August 28, 2012 at 5:16 am , by Nick Shell
Recently the American Academy of Pediatrics updated its stance on circumcision, saying the benefits outweigh the risks.
If you are a soon-to-be parent of a baby boy who has been trying to figure out whether or not circumcision is right for your son, then the AAP’s statement is good news. Now you can have some closure on this subject.
Circumcision it is. Done.
But if you are an Intactivist, one who actively campaigns against circumcision, then the American Academy of Pediatrics’ revised circumcision stance is bad news:
After all, it means that an organization that most parents would find to be respectable and trustworthy is justifying an unnecessary tradition of genital mutilation.
The AAP’s revised policy takes away the credibility of what Intactivists have been trying to tell us all along.
So much for the neutrality of this article: I’m not an Intactivist, by the way.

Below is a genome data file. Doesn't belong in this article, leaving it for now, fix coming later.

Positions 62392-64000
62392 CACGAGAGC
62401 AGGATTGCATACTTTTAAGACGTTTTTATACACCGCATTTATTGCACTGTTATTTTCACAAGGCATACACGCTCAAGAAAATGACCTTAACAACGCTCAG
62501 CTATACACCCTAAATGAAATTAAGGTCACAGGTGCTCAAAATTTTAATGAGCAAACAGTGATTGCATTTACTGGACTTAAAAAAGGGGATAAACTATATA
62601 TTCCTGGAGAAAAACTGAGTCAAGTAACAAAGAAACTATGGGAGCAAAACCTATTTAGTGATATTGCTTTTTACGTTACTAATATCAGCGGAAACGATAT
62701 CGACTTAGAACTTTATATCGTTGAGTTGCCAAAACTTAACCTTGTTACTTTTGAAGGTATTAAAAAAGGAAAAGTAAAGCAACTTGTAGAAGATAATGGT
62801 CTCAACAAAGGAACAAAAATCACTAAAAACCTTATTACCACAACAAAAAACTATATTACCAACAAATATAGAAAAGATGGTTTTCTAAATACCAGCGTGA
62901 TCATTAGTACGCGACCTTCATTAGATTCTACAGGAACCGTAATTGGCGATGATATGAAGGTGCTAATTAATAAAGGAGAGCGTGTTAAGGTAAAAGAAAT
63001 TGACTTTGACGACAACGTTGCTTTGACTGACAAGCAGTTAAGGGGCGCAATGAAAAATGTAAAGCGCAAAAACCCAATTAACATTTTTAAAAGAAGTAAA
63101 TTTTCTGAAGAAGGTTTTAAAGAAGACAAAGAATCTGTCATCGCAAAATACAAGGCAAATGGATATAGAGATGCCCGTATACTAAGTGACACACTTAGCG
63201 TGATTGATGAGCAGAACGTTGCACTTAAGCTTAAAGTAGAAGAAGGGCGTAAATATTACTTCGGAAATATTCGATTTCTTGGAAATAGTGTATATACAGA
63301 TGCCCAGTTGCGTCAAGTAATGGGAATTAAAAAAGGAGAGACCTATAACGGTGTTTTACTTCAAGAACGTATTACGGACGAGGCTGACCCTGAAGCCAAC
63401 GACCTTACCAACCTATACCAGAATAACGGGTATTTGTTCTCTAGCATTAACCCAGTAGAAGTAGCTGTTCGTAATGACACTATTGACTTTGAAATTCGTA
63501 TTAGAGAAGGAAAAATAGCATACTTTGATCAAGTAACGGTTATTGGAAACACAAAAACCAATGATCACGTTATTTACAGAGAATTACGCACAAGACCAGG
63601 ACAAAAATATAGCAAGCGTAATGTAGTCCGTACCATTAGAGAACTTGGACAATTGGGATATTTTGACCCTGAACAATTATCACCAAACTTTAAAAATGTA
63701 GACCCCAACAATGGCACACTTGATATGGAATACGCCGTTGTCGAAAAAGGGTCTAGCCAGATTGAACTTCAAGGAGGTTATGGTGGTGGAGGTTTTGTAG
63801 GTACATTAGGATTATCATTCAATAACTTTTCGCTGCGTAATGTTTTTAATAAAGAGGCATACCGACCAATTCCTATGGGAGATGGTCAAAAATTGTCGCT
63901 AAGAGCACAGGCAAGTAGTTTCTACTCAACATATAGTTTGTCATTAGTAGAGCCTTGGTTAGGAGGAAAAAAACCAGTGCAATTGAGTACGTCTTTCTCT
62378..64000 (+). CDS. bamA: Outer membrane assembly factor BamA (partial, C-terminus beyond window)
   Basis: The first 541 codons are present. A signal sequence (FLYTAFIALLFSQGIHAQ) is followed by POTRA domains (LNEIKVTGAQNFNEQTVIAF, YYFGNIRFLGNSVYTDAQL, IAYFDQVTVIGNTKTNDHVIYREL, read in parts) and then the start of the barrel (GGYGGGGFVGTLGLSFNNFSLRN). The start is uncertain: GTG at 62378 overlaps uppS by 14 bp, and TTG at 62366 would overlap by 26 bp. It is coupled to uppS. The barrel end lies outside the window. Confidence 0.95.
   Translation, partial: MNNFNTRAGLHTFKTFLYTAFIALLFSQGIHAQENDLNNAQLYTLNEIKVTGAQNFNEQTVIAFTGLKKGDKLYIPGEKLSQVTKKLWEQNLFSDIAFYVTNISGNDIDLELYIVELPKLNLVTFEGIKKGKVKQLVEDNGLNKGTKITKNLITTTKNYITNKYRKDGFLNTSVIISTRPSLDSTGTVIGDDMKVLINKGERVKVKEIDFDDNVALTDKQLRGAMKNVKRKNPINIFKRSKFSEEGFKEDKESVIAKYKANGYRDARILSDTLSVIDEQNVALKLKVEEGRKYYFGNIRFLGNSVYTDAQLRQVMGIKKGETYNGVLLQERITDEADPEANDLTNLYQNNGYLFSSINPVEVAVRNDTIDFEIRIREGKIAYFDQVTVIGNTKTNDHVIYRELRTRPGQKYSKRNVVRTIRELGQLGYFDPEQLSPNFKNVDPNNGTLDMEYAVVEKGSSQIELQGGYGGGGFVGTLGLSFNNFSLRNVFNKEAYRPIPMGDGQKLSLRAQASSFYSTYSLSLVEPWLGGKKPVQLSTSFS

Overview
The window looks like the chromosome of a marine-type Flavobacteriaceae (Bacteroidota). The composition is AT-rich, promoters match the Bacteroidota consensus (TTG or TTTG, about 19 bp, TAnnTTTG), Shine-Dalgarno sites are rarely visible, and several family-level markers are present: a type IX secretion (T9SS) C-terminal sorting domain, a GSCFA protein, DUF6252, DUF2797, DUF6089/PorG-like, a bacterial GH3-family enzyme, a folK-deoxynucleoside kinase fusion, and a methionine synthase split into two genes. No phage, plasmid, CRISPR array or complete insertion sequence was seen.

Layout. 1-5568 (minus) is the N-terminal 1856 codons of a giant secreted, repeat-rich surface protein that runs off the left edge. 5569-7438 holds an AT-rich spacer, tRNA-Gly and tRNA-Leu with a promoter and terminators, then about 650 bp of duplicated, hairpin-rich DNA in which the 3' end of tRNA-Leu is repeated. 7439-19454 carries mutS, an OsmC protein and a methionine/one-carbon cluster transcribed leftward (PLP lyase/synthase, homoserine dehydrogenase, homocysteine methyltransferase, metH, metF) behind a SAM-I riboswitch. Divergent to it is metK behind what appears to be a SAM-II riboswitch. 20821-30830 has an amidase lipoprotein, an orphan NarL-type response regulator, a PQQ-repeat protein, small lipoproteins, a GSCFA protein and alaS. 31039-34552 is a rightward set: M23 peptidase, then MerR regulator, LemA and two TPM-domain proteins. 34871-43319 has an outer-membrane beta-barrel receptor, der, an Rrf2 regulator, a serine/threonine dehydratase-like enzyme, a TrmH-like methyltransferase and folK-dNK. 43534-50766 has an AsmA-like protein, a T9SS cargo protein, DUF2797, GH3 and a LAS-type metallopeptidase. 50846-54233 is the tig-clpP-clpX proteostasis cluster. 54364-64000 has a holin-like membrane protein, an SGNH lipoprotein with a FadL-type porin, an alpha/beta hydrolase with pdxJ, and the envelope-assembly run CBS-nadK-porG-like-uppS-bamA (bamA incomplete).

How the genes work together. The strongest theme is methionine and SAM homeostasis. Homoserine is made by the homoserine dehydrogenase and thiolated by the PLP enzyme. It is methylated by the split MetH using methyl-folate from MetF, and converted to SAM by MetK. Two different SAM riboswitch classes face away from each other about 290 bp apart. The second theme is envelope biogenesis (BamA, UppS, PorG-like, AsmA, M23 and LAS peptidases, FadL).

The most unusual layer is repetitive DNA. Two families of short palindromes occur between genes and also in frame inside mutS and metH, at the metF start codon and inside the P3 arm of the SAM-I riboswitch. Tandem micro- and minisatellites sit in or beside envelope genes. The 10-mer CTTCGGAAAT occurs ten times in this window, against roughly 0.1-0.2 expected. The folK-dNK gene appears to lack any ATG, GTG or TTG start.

Like most parents who have decided to circumcise their son, I am not and have never been passionate about the subject of circumcision.
However, on three different occasions now, I have explained what propelled me to choose circumcision:
When it was all said and done, I had no problem saying this to Intactivists:
“You may be right.” It’s just that ultimately, I don’t care if they’re right. What’s done is done.
It became evident to me that the only way I could find shelter from the tidal wave of violent comments I received in those three Dadvice articles was to A) repent of the sin of circumcising my son, B) start using The Dadabaseas a platform to preach Intactivism, and C) make an oath to not circumcise my next son, should I ever have one.
That sort of parenting extremismsimply turns me off to their ideas, as valid as some of their points may be.
The vibes I have received from most Intactivists have been saturated in condescension, sarcasm, and prejudice.
I realize that stating my opinion on this today is only throwing gasoline on the fire; further perpetuating the frenemy relationship I have with Intactivist readers. Maybe I’m just curious to see if Intactivists will collectively be clever enough to learn how to be relevant in how they communicate with us unbelievers?
Will Intactivists kill me with their kindness? Will they prove me wrong when I say they are condescending to those of us who do not believe the same way as they do?
For their sake, I hope so.